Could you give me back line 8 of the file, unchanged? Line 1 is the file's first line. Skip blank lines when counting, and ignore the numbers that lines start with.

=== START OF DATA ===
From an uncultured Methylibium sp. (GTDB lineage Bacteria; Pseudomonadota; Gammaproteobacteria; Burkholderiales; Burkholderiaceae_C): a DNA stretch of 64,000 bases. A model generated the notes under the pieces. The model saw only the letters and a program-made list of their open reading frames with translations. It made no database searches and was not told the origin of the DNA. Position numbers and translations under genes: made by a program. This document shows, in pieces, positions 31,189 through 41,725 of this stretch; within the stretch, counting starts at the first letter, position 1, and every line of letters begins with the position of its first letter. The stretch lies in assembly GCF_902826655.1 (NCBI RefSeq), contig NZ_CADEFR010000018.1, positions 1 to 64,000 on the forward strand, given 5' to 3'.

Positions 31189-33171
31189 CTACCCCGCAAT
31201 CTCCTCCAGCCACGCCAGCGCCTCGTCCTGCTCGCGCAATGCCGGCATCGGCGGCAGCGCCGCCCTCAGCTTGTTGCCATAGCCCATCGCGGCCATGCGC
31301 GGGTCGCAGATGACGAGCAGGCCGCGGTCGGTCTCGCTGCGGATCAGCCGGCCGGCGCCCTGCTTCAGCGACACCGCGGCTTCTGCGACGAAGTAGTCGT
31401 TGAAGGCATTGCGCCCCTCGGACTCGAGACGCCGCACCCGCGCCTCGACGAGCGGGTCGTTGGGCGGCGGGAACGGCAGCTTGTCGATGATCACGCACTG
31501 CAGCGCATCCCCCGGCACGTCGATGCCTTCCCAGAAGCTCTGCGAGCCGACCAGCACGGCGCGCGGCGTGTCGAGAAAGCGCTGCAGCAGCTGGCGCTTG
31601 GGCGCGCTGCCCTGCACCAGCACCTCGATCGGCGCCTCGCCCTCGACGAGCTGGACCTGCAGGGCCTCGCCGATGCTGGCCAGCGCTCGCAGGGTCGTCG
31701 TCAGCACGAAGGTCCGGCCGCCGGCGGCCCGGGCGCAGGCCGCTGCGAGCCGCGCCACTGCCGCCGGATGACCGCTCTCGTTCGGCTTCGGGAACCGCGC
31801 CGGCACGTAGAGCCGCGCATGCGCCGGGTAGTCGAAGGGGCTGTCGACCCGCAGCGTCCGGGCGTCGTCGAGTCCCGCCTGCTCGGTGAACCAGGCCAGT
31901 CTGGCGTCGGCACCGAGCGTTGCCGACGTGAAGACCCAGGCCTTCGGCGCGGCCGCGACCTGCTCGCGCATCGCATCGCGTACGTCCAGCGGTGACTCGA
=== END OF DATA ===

31601 GGCGCGCTGCCCTGCACCAGCACCTCGATCGGCGCCTCGCCCTCGACGAGCTGGACCTGCAGGGCCTCGCCGATGCTGGCCAGCGCTCGCAGGGTCGTCG